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Advisers' misconduct targeted

At a time when the Commonwealth Bank, along with other banks, insurers and fund managers, is fighting aspects of the government's proposals to reform the financial planning industry, Commonwealth Financial Planning has been forced to accept an "enforceable undertaking" from the Australian Securities and Investments Commission.

At a time when the Commonwealth Bank, along with other banks, insurers and fund managers, is fighting aspects of the government's proposals to reform the financial planning industry, Commonwealth Financial Planning has been forced to accept an "enforceable undertaking" from the Australian Securities and Investments Commission.

It follows an investigation by the regulator in the provision of advice by some of Commonwealth Financial Planning's financial advisers.

The Commonwealth Bank is part of the push to water down the government's proposed reforms to financial planning and to delay their implementation. The proposed reforms are in response to financial planning disasters, such as Storm Financial.

The Commonwealth Bank provided loans to many of Storm's clients. At the time, it apologised for shortcomings in its lending practices and paid some compensation to clients.

Among the proposed reforms, the banks and insurers do not like the "opt in" proposal, under which clients of advisers will have to agree, every two years, to continue to receive ongoing services from their financial planner.

Banks and insurers rely on the financial planners they employ and those that are aligned to them to keep the money flowing into their superannuation funds.

To resist reforms that will help protect consumers while being found wanting by the regulator under the current laws is not a good look for the Commonwealth Bank.

In a survey of clients of financial planners conducted by researcher CoreData last year, the Commonwealth Bank scored highest on trust but poorly on its ability to communicate with its clients. The bank's clients were also the least likely to recommend their financial planner to others. Of the four big banks and two insurers, AMP and AXA, covered in the survey, clients scored ANZ the highest for "overall satisfaction" with a score of 7.22 out of 10. AXA came second with a satisfaction level of 7.14. Commonwealth Bank had the lowest overall satisfaction level with a score of 5.24.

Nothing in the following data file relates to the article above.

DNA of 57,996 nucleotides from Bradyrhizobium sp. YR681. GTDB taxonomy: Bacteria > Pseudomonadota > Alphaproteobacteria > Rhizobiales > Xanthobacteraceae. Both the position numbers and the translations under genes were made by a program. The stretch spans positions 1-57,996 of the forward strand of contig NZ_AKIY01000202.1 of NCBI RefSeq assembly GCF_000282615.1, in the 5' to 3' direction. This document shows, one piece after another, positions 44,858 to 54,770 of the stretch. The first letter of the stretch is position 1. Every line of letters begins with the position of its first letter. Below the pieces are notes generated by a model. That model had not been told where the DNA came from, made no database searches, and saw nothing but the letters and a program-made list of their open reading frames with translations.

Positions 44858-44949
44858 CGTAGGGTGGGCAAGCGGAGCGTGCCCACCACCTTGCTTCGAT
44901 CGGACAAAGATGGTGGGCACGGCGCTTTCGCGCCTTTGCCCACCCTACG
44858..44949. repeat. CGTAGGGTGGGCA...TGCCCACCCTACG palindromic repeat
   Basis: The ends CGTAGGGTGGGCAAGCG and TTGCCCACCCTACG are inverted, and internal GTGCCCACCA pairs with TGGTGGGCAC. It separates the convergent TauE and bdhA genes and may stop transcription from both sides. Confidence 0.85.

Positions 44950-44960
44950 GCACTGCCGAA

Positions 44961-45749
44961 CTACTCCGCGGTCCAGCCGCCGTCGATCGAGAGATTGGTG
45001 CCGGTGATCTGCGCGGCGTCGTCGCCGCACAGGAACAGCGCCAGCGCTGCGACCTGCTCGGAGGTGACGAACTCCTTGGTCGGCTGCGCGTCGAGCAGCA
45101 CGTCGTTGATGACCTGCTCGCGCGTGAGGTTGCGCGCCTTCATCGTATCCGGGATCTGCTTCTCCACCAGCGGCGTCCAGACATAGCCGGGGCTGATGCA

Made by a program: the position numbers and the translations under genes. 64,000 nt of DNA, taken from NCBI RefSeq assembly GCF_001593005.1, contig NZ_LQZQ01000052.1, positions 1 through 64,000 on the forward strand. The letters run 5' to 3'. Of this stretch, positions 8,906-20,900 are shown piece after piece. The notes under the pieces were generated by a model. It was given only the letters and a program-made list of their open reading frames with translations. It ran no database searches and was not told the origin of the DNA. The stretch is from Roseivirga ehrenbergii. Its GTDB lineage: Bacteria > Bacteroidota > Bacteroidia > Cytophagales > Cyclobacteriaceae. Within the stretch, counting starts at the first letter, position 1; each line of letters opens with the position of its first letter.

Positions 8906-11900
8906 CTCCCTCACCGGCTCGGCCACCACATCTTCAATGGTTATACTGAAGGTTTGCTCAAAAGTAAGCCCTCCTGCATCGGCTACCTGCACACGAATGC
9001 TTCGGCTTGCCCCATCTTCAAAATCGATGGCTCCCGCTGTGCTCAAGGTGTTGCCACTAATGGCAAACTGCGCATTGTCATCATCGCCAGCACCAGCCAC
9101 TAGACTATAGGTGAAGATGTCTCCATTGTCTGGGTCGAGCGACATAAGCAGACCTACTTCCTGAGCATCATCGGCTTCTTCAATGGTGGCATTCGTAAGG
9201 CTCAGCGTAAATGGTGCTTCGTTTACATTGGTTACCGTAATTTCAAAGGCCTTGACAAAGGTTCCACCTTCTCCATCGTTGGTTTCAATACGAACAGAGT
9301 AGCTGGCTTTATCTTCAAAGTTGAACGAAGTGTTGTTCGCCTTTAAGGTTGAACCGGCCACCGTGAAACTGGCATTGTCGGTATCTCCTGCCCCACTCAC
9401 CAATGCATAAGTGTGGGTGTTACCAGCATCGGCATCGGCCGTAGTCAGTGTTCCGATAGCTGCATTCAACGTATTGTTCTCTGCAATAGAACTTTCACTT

An enforceable undertaking is a legally enforceable contract in which the firm admits to no wrongdoing and promises to compensate any clients who have experienced losses and to do the right thing in the future.

ASIC has confirmed it is investigating "several" former Commonwealth Financial Planning advisers.

Under the enforceable undertaking, among other things, the bank must have a review that will "address whether there are adequate processes and controls in place to deal with ongoing risks of non-compliance; whether representative misconduct has been dealt with in a consistent manner; and if recurring themes have been appropriately identified". Also, the bank will have to "address data analysis processes and reporting capabilities allowing for early detection of advice process irregularities".

As is the nature of enforceable undertakings, the public will never know how many clients have been affected or how much has been lost due to planner misconduct.

Commonwealth Financial Planning has about 750 advisers and is one of several financial planning businesses within the Colonial First State wealth management business.

The general manager of advice for Colonial First State, Marianne Perkovic, says she considers the enforceable undertaking to be an opportunity to strengthen risk management.

She says the bank has already started implementing a program to improve consistency of advice and customer service.


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